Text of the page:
Quiverfull – Who is Really in Charge?

An article on the BBC recently detailed how a Christian evangelical movement is becoming more popular in the UK (BBC News, 2013).

A core motivation of the Quiverfull movement is the desire to obey God’s commands as stated in the bible. The rationale of the Quiverfull religion is to have as large a family as possible. It advocates leaving family planning entirely up to God, whether that means many children, few children or no children. It also advocated refusal to use contraception, medical treatments or natural family planning to prevent or control pregnancy. The main basis of the Quiverfull stems from  a biblical quote, psalm 127: 4-5, which reads: “As arrows are in the hand of a mighty man; so are children of the youth. Happy is the man that hath his quiver full of them,”. But the Quiverfull movement not only emphasises the creation of children, it also advocates the proper training of children. The Quiverfull psalm previously mentioned reflects an important aspect of the Quiverfull worldview, which sees the world as a battlefield between Good and Evil. The Quiverfull movement is a neo-fundametalist one, and thus consider those who oppose their viewpoint as being on the wrong side of the battlefield in the war between God and Satan along with ‘secular humanists’, religious liberals, corrupting elites in encroaching government, mass media and education.

Many feminist groups are expressing concern around the Quiverfull movement, the concern being around the patriarchal model that the religion follows, with the husband having full control of the entire family making every decision for the whole family and the promotion of female submission.


But I question whether there is as much oppression of women in this movement as is suggested. On the BBC’s Heart and Soul programme ‘A Womb is a Weapon’, the presenter pointed out that many of the main fan base of the quiverfull movement are female. In the BBC article on the Quiverfull movement, it is put across in the cases mentioned that the women are generally being the leading partner in wanting to join the movement, with one case stipulating that “in common with other Quiverfull families Vicki had to wait for her husband to come round to her ideas”. Now to me, if you are having to wait for your husband to come round to an idea and potentially coerce and coax him towards it, does he really have leadership in the first place? If he is playing a part in a religion which he may not necessarily be comfortable with, particularly considering the prospect of having to provide for many potential children. This, in theory, could be taken as the man being oppressed rather than the woman.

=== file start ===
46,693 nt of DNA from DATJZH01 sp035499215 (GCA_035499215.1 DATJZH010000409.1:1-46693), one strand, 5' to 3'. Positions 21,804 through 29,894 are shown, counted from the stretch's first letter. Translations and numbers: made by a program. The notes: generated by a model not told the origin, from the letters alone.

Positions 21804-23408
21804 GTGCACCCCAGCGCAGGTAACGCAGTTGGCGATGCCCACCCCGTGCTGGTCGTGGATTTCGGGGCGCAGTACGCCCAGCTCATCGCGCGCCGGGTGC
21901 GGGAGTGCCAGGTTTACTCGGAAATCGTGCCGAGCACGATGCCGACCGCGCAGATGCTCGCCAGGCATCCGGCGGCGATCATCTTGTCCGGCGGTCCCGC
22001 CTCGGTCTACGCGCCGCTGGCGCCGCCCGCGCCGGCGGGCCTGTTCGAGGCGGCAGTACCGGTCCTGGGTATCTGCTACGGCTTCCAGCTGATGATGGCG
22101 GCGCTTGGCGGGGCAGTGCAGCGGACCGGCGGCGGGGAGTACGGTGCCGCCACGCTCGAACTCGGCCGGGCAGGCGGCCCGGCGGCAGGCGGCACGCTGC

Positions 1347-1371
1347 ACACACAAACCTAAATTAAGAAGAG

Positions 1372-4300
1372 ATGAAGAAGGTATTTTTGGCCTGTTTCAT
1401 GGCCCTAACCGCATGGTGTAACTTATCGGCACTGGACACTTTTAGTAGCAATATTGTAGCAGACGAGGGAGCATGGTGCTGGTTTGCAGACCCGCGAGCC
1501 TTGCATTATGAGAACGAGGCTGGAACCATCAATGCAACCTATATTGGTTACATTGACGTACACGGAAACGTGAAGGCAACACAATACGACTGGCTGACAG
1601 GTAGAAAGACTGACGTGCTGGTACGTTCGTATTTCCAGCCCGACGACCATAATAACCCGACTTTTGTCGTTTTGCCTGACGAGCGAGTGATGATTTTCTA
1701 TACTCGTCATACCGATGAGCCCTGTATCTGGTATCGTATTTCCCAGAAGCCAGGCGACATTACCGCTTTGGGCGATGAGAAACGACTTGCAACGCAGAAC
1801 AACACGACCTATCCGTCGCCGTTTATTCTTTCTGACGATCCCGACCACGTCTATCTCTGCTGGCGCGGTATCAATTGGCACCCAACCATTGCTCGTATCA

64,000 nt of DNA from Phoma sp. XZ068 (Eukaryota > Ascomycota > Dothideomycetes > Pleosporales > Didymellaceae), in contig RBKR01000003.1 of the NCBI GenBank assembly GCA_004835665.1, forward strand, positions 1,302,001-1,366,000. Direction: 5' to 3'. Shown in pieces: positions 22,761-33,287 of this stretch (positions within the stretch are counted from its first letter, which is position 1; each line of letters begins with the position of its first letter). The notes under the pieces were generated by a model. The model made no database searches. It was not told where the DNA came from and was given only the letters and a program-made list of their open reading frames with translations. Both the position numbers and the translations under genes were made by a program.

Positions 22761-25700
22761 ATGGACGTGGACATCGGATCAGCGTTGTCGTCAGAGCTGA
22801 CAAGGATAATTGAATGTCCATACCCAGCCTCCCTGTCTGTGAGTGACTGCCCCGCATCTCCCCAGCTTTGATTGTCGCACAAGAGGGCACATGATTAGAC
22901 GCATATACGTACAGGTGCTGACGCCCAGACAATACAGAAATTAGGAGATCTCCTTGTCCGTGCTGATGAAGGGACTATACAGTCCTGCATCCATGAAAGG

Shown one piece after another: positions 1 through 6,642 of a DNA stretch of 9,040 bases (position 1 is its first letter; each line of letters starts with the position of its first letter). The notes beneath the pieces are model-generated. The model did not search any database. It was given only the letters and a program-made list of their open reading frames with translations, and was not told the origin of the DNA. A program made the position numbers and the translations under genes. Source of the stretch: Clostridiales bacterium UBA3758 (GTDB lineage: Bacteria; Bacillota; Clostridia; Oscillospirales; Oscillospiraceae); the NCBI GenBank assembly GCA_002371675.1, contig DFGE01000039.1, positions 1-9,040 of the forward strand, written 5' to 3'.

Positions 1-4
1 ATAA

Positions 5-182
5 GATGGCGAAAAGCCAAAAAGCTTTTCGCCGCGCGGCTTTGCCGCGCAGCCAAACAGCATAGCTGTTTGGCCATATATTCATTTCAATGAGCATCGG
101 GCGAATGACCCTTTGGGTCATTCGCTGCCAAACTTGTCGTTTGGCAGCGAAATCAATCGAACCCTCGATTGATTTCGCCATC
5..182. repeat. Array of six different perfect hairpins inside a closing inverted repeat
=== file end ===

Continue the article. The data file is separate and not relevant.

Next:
While I do understand the concerns of the risk of men who ‘rule women with an iron fist’ being drawn to such religions, and also of the possible oppression of women being unable to go out and work due to having to stay at home producing more children and looking after the ones that she already has, to me it seems that many of the women involved WANT to be in that life. They WANT to have lots of children, they WANT to be stay at home mothers, and at the end of the day why should we stop them. Who are we, as a society, to stand there pointing a finger and claiming that they are oppressed women and are not being treated equally in a religion that they choose to be in while ignoring the potential for men to become oppressed and treated unequally. I doubt very much that it is allowed for any of the men to become stay at home dads if they wish. They may get to make many of the day to day decisions in family life, but at the end of the day this is undermined by the fact that in many cases it is the female who made the decision to join the religion, the man at the end of the day seems to be the sheep following.


BBC News (2013) The Quiverfull: The evangelical Christians opposed to contraception <http://www.bbc.co.uk/news/magazine-22526252> (accessed 21 May 2013)

For further reading on the Quiverfull movement I would recommend looking at Juliana Denson’s research on the Quiverful movement which I used to better inform myself for the writing of this blog post <http://scholarship.claremont.edu/cgi/viewcontent.cgi?article=1010&context=lux&seiredir=1&referer=http%3A%2F%2Fwww.google.co.uk%2Furl%3Fsa%3Dt%26rct%3Dj%26q%3Dfeminists%2520against%2520quiverfull%26source%3Dweb%26cd%3D8%26ved%3D0CGIQFjAH%26url%3Dhttp%253A%252F%252Fscholarship.claremont.edu%252Fcgi%252Fviewcontent.cgi%253Farticle%253D1010%2526context%253Dlux%26ei%3DYBKcUa7yN6KP7Aa0soGgAw%26usg%3DAFQjCNGgPUj5yY59DRvPHHDMtrxpRR4cbA#search=%22feminists%20against%20quiverfull%22>


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